Study: Tall grass aids sage grouse nesting success
CHEYENNE, Wyo. — Newly published research that examined the relationship between grass height and the greater sage grouse’s nesting success could have implications for cattle and sheep grazing as environmental groups push for federal protection for the chicken-size, ground-dwelling bird.
Researchers studied sage grouse nests at two locations in the Powder River Basin in northeastern Wyoming and southeastern Montana. Over five years, they found the likelihood that at least one egg in a nest would hatch increased when nearby grass was taller, it and decreased when grass was shorter.
Tall grass and healthy sagebrush can help sage grouse hide their eggs from predators such as foxes and badgers, said Jeffrey Beck, a University of Wyoming associate professor and co-author of the study published in the December issue of Wildlife Biology.
“Sometimes it’s even worse where they kill the adult female that’s nesting on the clutch and then eat the eggs up,” Beck said Wednesday.
Three groups — WildEarth Guardians, Western Watersheds Project and the Center for Biological Diversity — pointed to the grass-and-nest study as cause for concern about livestock grazing in sage grouse habitat.
“The more grass cows eat, the fewer sage grouse survive on public lands,” said Randi Spivak with the Center for Biological Diversity.
The groups are among those pushing for Endangered Species Act protection for the greater sage grouse, which inhabit 11 states: California, Colorado, Idaho, Montana, Nevada, North Dakota, Oregon, South Dakota, Utah, Washington and Wyoming.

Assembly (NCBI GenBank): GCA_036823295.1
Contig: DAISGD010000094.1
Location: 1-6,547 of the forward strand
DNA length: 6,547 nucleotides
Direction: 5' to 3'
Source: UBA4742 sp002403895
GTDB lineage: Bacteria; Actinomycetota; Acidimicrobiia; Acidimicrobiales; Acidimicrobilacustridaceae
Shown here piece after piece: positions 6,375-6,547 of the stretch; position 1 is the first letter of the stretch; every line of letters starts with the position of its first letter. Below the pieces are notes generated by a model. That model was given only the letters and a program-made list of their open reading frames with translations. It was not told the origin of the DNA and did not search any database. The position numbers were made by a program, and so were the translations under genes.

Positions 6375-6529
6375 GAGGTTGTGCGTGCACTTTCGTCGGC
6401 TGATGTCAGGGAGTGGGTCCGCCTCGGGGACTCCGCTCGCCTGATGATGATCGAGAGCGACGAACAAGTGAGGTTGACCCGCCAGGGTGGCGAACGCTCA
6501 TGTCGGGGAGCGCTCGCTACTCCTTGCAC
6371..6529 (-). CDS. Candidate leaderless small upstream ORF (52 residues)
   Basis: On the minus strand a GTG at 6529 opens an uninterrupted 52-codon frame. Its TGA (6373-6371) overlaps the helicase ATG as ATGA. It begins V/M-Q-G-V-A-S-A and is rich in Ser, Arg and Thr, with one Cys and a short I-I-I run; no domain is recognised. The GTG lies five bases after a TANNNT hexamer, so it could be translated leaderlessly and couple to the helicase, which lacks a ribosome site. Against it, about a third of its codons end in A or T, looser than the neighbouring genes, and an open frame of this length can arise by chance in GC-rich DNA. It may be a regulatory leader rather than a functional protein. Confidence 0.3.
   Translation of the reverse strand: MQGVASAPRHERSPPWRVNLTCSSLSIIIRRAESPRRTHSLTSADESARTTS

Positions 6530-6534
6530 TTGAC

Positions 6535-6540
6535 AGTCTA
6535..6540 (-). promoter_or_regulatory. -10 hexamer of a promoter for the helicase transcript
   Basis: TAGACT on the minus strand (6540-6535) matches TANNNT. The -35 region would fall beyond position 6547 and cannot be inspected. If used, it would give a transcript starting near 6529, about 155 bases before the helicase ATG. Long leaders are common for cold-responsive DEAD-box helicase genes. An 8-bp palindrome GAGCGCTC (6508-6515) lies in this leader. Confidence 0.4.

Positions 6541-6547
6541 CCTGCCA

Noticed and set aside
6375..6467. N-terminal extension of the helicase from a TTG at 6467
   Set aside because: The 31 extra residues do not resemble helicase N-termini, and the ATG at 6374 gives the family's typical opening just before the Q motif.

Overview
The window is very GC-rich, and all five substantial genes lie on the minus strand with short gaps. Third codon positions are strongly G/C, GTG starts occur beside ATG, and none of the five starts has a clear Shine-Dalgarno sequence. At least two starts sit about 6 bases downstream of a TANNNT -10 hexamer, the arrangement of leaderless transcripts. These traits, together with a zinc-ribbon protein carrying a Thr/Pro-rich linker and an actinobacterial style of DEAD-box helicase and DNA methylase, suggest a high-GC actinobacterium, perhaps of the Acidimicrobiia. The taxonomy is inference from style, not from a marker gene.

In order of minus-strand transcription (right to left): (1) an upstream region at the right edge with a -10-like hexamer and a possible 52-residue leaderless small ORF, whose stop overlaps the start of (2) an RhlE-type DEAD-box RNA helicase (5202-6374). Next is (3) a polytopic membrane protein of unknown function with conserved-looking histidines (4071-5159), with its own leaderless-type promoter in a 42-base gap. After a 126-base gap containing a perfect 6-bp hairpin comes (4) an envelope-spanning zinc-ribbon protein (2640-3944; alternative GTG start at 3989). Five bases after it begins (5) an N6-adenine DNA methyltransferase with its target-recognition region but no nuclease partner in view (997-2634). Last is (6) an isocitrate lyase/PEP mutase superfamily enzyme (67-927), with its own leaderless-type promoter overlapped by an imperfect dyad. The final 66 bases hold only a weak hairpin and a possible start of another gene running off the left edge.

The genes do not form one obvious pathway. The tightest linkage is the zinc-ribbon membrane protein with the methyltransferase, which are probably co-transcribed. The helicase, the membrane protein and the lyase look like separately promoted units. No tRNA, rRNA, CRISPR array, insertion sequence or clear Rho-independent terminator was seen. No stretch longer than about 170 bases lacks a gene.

Cattle grazing occurred in the areas studied, but the researchers didn’t examine how grazing might have affected grass height, Beck said.
“There’s also other things that eat grass too, including grasshoppers,” he said.
Rain and snowfall also affect grass height, and the research from 2003 to 2007 encompassed wet years and dry ones. Still, the researchers suggested that grazing should be considered in sage grouse management.
“Managing grass height in large and intact landscapes with grazing is a tool that may benefit populations in eastern Montana and northeast Wyoming,” they wrote.
More research is needed to evaluate how livestock grazing affects sage grouse habitat, Beck said.
Overgrazing can indeed harm sage grouse habitat, but ranchers can be flexible, said Jim Magagna, executive vice president of the Wyoming Stock Growers Association.
“You can adapt grazing programs to make them more amenable to the grouse,” Magagna said.
Congress recently voted to bar any spending to plan to protect sage grouse as threatened or endangered. Even so, Interior Secretary Sally Jewell said Wednesday that the U.S. Fish and Wildlife Service would stick by its longstanding plan to decide by Sept. 30 whether to list the birds.